How many fancy goldfish should I add in my 40 gallon breeder?

Discussion in 'Freshwater Beginners' started by NighttHawk, Jul 5, 2016.

  1. NighttHawkValued MemberMember

    I was thinking of 2, 1 black moor and 1 oranda both being between 2-3 inches. I have an urge to add 5 ghost shrimps and 1-2 snails. I have 2 HOB filters 1 is 125 gallons per hour and the other is 350 gph and also has bio filter, I also have a 48 inch bubble wall bubbler. So 475 gallons of filtration (more than x10 filtration) +bubbler. I would have to cycle my tank though. I beleive walmart sells amonia to begin my cycle. Would I need to add in the safe start to add fish even if I dont have fish or not needed? Also Do I need to get bacteria or will bacteria form on its own with the ammonia. Once the ammonia goes to 0 in 24 hours my tank is cycled right? So after would I have to do a 50% water change or 90%-100%?
  2. LWormyValued MemberMember

    I would add safestart and only have 2 goldfish because quality of life is more important than quantity of life. If you use safestart you don't need to do fishless cycle. And I would test for nitrate after your cycle and if it's high do a 70% WC. I personally find using old media or substrate really helpful so you might want to try that too.
  3. AsterWell Known MemberMember

    On a side note, I'm pretty sure that goldfish will eat the shrimp, and possibly snails too. Just putting that out there so you don't waste your money on some expensive snacks :)
  4. LWormyValued MemberMember

    I disagree. I have my 2 fancy with about 30 cherry shrimps, MTS, trapdoor snails, and ramshorn and they've all been going strong for 2 years now. You just need plenty of hiding spots and densely grown plants in the back for the shrimps to hide. It helps to have mosses too. You just need to make sure your tank's established before introducing your goldfish.
  5. el337Fishlore LegendMember

    Welcome to the forum :)

    I would first read up on the nitrogen cycle as that would be the first step to keeping fish.

    You can cycle without a bacteria supplement as the nitrifying bacteria that processes the ammonia will form. This cycle can take up to 12 weeks. You can, however, use a bacteria supplement like Tetra SafeStart Plus or Seachem Stability (the ones most recommended) to speed things up and will cut down the cycling time to about 2-3 weeks. The bacteria aids can be used with both fishless and fish-in cycling.

    If you are going to use pure ammonia (make sure it has no dyes, perfumes or surfactants), dose up to 2ppm only. Keep testing daily, checking for nitrite and nitrates. Once you can dose 2ppm ammonia and the ammonia and nitrite are converted to 0 in 24 hrs with some nitrates, you are cycled.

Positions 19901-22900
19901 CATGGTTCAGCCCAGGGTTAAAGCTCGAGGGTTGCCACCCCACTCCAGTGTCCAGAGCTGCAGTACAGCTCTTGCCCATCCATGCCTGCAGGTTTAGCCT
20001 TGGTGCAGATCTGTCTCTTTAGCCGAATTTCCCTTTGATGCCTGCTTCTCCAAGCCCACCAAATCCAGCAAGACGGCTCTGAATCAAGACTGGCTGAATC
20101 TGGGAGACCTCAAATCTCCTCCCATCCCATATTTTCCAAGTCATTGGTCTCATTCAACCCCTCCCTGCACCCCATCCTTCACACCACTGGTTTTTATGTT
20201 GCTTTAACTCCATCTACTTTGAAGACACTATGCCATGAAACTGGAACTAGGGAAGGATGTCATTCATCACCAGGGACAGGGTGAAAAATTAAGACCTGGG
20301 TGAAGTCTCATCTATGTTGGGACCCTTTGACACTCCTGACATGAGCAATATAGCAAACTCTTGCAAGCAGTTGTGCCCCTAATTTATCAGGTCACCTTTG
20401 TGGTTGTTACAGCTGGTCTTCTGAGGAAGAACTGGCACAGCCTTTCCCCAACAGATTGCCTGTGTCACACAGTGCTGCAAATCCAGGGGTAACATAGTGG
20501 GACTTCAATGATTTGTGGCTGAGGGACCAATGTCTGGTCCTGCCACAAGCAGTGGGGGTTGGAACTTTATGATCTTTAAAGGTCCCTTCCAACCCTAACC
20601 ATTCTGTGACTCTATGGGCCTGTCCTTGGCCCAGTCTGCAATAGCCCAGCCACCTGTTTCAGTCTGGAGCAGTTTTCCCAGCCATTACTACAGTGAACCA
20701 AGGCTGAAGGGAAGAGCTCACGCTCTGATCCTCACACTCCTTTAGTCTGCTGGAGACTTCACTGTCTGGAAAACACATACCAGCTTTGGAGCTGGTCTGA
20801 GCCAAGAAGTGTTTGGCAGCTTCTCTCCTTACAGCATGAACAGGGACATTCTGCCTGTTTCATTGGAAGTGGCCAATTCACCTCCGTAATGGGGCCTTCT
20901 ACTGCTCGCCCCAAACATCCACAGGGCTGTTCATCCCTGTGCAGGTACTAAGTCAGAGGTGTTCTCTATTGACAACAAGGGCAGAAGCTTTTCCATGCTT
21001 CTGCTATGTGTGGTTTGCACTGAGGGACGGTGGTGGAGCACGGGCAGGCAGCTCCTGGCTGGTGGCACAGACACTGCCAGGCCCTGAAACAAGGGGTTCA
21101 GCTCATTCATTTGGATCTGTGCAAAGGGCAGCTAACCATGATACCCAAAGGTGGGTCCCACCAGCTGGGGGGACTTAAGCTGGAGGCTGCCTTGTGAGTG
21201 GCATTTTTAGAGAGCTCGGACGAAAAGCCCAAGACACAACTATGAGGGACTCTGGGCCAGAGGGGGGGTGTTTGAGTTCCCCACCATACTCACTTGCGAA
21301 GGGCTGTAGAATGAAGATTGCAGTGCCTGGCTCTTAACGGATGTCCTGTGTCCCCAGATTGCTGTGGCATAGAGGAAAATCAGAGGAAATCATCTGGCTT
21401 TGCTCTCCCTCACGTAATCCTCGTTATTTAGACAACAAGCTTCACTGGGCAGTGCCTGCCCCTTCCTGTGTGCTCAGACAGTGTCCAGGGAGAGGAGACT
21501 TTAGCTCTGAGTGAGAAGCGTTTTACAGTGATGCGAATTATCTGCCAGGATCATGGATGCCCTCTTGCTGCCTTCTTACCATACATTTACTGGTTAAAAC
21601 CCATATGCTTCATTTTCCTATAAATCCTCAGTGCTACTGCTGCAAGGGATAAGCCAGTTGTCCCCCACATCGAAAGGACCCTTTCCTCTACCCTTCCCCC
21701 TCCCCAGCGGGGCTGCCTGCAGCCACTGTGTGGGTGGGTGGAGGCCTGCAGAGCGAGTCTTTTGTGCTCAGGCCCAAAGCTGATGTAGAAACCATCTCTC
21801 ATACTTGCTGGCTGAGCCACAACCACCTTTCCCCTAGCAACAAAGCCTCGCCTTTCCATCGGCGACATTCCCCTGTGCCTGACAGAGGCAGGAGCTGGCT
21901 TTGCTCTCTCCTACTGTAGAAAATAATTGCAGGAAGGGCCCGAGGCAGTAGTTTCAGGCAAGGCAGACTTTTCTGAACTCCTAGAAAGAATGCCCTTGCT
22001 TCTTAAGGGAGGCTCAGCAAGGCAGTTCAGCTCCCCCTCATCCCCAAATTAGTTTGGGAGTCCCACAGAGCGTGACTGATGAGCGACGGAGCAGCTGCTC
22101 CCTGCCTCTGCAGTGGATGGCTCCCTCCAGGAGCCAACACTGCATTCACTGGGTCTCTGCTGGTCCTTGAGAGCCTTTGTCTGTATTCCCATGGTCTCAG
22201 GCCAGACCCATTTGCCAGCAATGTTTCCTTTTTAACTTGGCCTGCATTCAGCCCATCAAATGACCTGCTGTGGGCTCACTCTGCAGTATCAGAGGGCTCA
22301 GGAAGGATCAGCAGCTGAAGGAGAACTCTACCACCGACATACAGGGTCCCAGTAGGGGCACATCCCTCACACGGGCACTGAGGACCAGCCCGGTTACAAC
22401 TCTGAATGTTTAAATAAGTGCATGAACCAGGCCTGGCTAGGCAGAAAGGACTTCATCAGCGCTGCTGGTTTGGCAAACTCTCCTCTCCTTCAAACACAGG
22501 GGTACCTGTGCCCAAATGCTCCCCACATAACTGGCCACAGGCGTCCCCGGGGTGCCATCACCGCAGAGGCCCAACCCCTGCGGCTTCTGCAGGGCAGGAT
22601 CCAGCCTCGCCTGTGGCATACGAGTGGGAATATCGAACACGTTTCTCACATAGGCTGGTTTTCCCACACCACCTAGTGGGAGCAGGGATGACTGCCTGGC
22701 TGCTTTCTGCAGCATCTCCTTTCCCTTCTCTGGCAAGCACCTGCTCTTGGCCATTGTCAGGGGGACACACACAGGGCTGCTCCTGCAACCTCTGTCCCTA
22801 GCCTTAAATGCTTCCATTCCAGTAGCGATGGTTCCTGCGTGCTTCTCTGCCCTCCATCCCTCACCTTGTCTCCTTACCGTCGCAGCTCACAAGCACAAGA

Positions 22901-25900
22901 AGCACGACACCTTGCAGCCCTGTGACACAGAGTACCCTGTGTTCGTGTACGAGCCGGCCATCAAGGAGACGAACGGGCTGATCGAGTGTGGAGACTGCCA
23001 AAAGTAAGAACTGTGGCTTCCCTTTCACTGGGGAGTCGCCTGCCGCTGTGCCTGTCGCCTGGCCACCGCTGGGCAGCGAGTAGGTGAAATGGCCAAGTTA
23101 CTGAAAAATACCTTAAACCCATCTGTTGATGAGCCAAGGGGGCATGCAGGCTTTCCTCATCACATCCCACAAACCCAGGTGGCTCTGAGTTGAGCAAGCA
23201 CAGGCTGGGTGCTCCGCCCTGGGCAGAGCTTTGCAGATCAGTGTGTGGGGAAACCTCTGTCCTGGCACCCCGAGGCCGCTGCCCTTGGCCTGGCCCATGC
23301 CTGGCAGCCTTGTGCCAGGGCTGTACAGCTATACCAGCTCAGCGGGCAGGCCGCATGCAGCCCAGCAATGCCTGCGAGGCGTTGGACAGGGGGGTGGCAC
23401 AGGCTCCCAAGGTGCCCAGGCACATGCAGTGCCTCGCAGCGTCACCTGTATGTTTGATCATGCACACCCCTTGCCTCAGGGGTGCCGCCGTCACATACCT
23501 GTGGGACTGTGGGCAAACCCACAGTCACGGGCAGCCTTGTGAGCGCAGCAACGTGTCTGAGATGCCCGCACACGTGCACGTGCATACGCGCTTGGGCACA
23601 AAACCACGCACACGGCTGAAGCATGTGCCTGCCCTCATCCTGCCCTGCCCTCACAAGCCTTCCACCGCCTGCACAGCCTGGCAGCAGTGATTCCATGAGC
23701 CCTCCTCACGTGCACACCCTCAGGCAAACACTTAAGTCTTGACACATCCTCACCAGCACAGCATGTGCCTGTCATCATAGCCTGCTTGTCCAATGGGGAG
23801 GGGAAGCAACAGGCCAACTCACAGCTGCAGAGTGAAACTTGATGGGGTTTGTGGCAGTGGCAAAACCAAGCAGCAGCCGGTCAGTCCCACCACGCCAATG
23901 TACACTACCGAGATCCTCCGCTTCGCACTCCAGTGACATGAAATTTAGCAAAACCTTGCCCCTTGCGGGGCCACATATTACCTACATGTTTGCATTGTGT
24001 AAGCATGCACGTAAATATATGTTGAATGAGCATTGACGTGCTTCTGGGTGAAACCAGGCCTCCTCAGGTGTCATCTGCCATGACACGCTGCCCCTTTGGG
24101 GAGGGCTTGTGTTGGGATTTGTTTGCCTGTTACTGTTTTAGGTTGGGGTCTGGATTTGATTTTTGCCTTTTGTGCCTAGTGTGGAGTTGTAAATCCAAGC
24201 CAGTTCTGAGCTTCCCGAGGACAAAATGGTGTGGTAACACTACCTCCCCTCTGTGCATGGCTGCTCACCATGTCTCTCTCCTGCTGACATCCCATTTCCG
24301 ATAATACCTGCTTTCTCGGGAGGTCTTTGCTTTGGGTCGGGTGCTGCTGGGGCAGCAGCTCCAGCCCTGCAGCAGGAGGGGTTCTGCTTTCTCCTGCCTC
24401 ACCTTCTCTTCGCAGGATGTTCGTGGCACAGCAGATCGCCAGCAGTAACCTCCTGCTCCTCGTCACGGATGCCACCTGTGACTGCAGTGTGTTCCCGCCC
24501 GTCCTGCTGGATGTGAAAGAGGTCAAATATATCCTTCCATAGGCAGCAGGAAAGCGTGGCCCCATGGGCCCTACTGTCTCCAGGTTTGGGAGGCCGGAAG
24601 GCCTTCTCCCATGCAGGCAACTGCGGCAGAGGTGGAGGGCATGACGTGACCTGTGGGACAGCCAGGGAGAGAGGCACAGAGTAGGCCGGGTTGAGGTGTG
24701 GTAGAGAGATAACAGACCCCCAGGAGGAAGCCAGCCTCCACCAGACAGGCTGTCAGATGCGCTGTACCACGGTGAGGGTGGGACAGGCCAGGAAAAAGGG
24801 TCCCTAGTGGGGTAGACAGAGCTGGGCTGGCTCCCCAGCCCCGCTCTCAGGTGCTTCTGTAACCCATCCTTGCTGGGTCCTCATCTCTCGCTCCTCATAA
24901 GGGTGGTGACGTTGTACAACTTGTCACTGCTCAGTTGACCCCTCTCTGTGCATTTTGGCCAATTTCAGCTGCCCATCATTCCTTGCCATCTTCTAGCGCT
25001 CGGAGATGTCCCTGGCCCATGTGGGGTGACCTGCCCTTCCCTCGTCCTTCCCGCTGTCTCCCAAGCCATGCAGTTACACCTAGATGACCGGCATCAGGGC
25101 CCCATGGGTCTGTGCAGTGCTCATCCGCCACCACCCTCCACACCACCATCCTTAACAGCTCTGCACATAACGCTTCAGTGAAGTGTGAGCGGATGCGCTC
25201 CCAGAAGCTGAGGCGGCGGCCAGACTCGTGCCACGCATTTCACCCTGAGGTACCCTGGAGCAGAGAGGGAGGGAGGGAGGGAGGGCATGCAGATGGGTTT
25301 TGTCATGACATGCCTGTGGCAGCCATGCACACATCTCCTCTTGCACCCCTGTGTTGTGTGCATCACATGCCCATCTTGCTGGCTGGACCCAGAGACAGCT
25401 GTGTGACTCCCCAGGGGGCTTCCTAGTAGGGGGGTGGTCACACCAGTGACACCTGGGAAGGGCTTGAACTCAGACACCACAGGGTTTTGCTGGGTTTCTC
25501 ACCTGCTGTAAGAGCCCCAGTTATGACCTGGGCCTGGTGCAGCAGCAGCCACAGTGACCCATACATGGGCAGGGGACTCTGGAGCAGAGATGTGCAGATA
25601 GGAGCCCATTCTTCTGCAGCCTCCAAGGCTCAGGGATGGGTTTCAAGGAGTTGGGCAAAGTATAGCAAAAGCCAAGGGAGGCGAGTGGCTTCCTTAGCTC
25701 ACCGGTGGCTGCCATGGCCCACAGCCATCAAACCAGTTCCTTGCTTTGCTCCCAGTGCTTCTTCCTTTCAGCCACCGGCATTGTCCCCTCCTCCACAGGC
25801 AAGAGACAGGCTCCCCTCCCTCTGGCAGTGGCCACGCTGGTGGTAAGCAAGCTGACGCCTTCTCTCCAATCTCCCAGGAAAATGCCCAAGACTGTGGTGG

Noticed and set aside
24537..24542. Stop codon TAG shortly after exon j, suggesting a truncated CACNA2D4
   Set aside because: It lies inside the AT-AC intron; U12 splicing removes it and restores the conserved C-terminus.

Here are a couple of threads for more info:

    Do you own a test kit? I would get one to monitor these parameters. The one most recommended is API Freshwater Master Test Kit.
    Last edited: Jul 5, 2016
  6. AsterWell Known MemberMember

    Hmm, really? Others have reported that their goldfish ate their shrimp and small snails. I guess it's one of those hit and miss things.
  7. NighttHawkValued MemberMember

    When I add safe start do I keep adding everyday and do water changes until water is cycled? Or should I just go with fish less cycle with ammonia bottle from Walmart. I'll start the cycle this Thursday or Friday. Waiting on some decorations for the tank to get here. So my filtration and oxygen are perfect right? Should I add live plants? Do they require special gravel or some expensive liquid?
  8. el337Fishlore LegendMember

    You'll want to first decide what method you will be cycling - with fish or without fish? You can use TSS+ for either.

    You'll want to read those threads I linked you to but basically, for fishless, you'll want to fill your tank with dechlorinated tap water, then 24 hrs later, dose pure ammonia to 2ppm and add an entire bottle of TSS+ (that says Start-Up on the front) that's appropriate for your tank size. Keep testing daily for ammonia, nitrite and nitrates. When ammonia finally starts decreasing, you should see nitrites, then nitrates. Anytime ammonia goes down to 0.25, dose it back up to 2ppm. When ammonia and nitrite are converted to 0 in 24 hrs and you see rising nitrates, you are cycled. Do a 90% water change and add a few small fish the next day.

    For fish-in, you'll want to follow the same steps except since your ammonia source is fish waste, you just add TSS+ with the fish together (pick 4-5 small fish) and then do NO water changes for 2 weeks. If after 2 weeks, you show 0 ammonia, 0 nitrite and some nitrates you are cycled. Do a large enough water change to bring the nitrates down to 20ppm or below.

    Your filtration sounds good. Live plants is really up to you but it's always a plus for fish. They can grow in any substrate and if you stick with easy, low-light plants you don't really need to add any ferts. Here's a thread for more help on that:

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